How infrastructures and consumers interact: insights from the interface

Panel: 9. Dynamics of consumption

This is a peer-reviewed paper.

Authors:
Catherine Grandclement, EDF R&D, France
Magali Pierre, EDF R&D, France
Elizabeth Shove, University of Lancaster - DEMAND Center, United Kingdom

Abstract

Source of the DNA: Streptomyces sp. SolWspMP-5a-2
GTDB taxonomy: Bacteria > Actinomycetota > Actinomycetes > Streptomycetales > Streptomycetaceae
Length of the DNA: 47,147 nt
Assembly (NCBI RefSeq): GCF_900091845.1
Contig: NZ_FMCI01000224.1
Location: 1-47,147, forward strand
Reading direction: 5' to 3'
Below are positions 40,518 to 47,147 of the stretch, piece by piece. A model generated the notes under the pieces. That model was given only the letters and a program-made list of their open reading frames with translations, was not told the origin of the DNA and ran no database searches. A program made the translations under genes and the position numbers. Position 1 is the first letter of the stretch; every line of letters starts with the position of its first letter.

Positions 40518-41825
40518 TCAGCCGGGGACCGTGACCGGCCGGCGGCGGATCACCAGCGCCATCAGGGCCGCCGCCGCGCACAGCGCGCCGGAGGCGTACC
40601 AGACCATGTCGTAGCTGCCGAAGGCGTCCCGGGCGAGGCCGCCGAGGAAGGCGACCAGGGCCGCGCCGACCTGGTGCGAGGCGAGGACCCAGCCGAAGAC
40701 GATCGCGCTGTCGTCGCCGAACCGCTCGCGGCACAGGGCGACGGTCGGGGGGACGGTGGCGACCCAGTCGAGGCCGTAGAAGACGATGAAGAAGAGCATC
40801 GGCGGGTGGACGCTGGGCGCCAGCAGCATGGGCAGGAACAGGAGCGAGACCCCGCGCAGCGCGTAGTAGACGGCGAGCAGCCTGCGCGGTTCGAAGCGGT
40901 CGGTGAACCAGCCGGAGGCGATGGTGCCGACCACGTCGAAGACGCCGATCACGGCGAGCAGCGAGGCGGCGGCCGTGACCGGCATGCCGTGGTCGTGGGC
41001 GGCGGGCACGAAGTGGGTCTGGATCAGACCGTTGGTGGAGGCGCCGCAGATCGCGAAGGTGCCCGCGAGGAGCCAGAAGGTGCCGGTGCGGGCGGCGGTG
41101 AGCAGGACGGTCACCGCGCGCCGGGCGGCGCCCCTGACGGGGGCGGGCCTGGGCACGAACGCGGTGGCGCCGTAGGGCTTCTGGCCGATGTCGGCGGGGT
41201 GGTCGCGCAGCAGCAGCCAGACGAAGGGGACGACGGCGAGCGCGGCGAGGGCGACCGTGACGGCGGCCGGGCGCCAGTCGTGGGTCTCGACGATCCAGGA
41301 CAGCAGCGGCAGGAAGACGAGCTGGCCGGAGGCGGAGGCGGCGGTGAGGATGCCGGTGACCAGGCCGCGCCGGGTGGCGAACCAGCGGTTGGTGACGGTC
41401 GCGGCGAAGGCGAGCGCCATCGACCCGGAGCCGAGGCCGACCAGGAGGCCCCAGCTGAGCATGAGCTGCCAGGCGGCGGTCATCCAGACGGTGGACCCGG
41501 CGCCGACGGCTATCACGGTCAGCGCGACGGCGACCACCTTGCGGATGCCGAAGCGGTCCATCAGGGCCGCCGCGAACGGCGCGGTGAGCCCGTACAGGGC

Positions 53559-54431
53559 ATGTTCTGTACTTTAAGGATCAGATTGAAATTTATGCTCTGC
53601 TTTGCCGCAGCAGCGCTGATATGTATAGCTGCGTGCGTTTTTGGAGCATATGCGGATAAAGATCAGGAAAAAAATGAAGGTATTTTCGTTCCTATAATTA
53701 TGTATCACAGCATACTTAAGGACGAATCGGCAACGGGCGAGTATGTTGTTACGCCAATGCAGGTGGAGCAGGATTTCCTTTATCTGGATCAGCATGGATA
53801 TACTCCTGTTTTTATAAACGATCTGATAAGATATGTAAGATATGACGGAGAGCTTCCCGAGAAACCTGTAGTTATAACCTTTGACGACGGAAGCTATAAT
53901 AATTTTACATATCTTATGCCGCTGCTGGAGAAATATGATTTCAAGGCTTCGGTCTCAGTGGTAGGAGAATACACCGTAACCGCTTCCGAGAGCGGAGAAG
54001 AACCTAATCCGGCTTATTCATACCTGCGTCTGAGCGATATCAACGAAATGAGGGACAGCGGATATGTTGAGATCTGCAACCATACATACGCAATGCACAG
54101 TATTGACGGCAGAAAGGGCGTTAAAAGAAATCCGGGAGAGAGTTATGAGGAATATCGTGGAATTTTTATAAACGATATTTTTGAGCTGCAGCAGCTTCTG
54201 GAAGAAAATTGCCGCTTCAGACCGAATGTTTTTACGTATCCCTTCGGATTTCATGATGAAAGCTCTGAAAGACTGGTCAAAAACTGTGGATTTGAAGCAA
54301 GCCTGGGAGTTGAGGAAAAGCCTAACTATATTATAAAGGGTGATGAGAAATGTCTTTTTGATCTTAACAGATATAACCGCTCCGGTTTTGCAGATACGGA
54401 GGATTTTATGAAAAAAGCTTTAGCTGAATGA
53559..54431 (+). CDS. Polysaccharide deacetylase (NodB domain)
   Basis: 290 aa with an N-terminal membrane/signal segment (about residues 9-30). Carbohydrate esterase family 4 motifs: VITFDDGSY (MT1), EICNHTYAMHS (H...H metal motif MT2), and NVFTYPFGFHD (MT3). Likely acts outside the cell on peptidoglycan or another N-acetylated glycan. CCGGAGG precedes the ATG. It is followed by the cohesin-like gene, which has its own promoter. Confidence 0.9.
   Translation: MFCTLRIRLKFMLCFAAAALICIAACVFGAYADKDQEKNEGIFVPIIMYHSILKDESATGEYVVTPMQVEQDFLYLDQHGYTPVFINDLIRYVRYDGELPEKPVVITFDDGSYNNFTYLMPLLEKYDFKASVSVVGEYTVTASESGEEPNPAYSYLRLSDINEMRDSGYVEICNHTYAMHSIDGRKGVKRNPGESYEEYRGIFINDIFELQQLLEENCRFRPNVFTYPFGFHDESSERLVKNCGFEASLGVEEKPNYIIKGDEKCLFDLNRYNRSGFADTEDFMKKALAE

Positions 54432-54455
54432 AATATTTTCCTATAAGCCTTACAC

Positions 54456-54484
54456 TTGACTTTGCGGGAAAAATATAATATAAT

This paper is concerned with the process through which energy consumption is “infrastructuralized” into stabilized layers of road networks, buildings and appliances. By “infrastructuralization” of energy consumption, we mean that it is possible to consider that our homes, cars, computers, phones and stoves form part of an infrastructure of consumption linked to systems of production and transportation. As this infrastructure of consumption stabilizes over time, certain levels of consumption get “locked-in”. Energy consumption is embedded into layers of equipment and into the practices they support, constituting an ensemble that is difficult to remove once it is put in place. We postulate that the influence of this infrastructuralization process on energy consumption is not recognized as such because parts of this system, e.g. appliances, are often provided through markets. Markets are often seen as depoliticized worlds where choices are exerted by an individual (“the consumer”) and guided by “objective” and non-controversial criteria such as price, product characteristics and consumer preferences. But are markets such depoliticized worlds? This is what we will discuss in this paper through an examination of how certain things are left to consumer choice depending on how markets are actively constructed and how the infrastructure/appliance boundary is configured. We will use examples from the current development of electric vehicles and their network of charging stations, from the development of smart meters and smart thermostats and from the regulation of the use of infrastructure through “demand side management” measures. In each case we will reflect on the distribution of responsibility and agency that goes alongside these divisions between infrastructures and appliances with a special emphasis on how practices affect and get affected by these divisions. Our aim in this paper is to offer a conceptual move towards replacing markets into larger processes through which energy consumption and practices get infrastructuralized.

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